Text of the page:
My turn.

I went for my quarterly visit with my endocrinologist last week. We talked about a great many things.

My A1c is still excellent, but she’s concerned about night time lows. We lowered my overnight basal rate, and that seems to have solved my problem for now.

But I’ve been concerned about the amount of insulin I’m injecting these days. Along with the overnight lows, I’m seeing more numbers over 200 mg/dL than I’m used to.

For the first time in the eight years I’ve been seeing her, we used the words “insulin resistance”. As in, I feel it’s taking a lot more insulin to bring me within range than it used to. I’m very concerned about that, especially because extra insulin not used means extra insulin stored as fat around my midsection. I have enough of that already.

We talked about the fact that I’m active, but also in my mid-50s, which means my metabolism is crap. I eat less now than I probably have at any time as an adult, but I’m frustrated that I can’t seem to drop the weight in measurable numbers.

For now, the plan is to let my endo manage my basal rates, and I will handle the boluses, possibly including dropping my insulin to carb ratio. The change in basals is keeping me from going low overnight. I haven’t lowered the I:C ratio yet, but I’m thinking about it. Those post-meal spikes are really bothering me.

At the end of the visit, she asked if I was considering another pump to replace my Animas Vibe (Animas is out of business in the USA). I told her my general feelings about the various pump options out there today.

I also told her if those options don’t change by the time my warranty is up, I may consider going back to multiple daily injections. After all, a faster-acting insulin is available now, and maybe that will make a difference. She excused herself for a moment, and came back with this:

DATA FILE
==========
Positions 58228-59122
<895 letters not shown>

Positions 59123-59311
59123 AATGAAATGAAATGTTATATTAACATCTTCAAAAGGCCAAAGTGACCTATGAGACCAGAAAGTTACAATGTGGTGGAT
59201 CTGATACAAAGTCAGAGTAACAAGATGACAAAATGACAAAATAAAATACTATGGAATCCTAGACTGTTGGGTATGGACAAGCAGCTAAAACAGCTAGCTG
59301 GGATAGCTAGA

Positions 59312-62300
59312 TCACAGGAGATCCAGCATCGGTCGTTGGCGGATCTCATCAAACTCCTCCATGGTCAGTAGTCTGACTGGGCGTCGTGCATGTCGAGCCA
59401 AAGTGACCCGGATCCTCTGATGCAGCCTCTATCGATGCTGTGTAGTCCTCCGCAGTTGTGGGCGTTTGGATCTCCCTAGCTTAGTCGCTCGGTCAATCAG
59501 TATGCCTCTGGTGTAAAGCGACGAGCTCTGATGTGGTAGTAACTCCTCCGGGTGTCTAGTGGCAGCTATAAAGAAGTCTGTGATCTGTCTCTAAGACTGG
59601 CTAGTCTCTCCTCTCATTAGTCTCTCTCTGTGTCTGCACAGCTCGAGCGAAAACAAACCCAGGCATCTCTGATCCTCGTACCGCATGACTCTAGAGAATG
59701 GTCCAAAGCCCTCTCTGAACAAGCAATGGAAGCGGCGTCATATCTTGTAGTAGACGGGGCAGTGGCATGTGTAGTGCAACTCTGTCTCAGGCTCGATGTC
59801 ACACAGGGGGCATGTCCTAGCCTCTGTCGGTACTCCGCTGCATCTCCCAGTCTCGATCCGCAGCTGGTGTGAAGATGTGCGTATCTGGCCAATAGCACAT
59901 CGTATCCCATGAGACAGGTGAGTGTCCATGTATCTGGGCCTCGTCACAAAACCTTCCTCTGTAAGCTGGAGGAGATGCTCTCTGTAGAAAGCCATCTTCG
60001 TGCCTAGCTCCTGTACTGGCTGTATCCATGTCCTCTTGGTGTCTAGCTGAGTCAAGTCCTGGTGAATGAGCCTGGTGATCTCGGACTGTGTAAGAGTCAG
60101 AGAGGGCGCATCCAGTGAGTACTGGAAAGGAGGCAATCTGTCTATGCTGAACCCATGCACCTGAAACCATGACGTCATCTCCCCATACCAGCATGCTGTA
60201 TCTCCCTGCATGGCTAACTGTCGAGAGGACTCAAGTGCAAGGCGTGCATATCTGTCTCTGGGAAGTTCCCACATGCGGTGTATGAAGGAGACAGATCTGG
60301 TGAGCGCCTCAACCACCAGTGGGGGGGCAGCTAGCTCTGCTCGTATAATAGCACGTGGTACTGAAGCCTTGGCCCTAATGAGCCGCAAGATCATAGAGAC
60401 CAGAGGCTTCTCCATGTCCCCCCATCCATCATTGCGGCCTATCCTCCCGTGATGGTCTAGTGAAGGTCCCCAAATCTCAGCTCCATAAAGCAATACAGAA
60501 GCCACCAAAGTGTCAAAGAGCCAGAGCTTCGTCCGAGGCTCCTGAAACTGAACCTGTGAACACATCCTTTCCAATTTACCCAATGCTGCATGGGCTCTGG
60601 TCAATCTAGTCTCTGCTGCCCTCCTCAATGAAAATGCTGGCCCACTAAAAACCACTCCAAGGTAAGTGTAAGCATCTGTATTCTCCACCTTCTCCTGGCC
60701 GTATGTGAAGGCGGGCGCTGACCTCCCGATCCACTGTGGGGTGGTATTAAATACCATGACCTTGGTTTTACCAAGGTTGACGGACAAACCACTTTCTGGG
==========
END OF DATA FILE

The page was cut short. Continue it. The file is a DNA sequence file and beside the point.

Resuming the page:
A sample vial of Novo Nordisk’s Fiasp, the faster-acting insulin we were talking about. I was under the impression that it could only be injected via a syringe. I don’t do that often, but I told her if I ever needed a correction bolus or my pump failed, I would give it a try.

She encouraged me to try it with my pump. I took the sample home, and then took to Facebook to see if there was anyone else who had used Fiasp in a pump.

If you ever want opinions, just ask what People With Diabetes think about a product, and you will get all kinds of responses. I certainly did. Some people love Fiasp. Some hate it. Some see it as very effective in their pump for a day or two, and then not effective at all after that. Some have no desire to try it at all.

I was glad to get all of that feedback. In the end, the decision will be up to me to decide how I like this new insulin. For a little while though, it’s my turn to try it out in my insulin pump. More to come on this in a couple of weeks.

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Comments

  • Rick Phillips  On May 29, 2018 at 9:57 pm

    Stephen, I hope the new insulin works out. I am anxious to hear how and if it works out.

    Liked by 1 person

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